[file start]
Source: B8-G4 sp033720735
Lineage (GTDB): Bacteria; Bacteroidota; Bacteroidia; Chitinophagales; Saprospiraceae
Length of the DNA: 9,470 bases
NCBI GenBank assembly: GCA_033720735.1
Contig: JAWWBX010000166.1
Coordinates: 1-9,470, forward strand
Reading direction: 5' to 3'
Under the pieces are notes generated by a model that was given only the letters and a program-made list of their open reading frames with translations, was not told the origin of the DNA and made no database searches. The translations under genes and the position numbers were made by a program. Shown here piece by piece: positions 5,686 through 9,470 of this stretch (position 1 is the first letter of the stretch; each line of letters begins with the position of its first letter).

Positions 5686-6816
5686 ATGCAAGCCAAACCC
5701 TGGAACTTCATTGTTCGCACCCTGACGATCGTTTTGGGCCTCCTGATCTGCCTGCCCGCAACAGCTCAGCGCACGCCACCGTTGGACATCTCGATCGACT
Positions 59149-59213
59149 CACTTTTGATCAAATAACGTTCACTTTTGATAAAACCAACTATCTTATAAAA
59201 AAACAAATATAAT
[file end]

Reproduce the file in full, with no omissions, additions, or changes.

Source: B8-G4 sp033720735
Lineage (GTDB): Bacteria; Bacteroidota; Bacteroidia; Chitinophagales; Saprospiraceae
Length of the DNA: 9,470 bases
NCBI GenBank assembly: GCA_033720735.1
Contig: JAWWBX010000166.1
Coordinates: 1-9,470, forward strand
Reading direction: 5' to 3'
Under the pieces are notes generated by a model that was given only the letters and a program-made list of their open reading frames with translations, was not told the origin of the DNA and made no database searches. The translations under genes and the position numbers were made by a program. Shown here piece by piece: positions 5,686 through 9,470 of this stretch (position 1 is the first letter of the stretch; each line of letters begins with the position of its first letter).

Positions 5686-6816
5686 ATGCAAGCCAAACCC
5701 TGGAACTTCATTGTTCGCACCCTGACGATCGTTTTGGGCCTCCTGATCTGCCTGCCCGCAACAGCTCAGCGCACGCCACCGTTGGACATCTCGATCGACT
Positions 59149-59213
59149 CACTTTTGATCAAATAACGTTCACTTTTGATAAAACCAACTATCTTATAAAA
59201 AAACAAATATAAT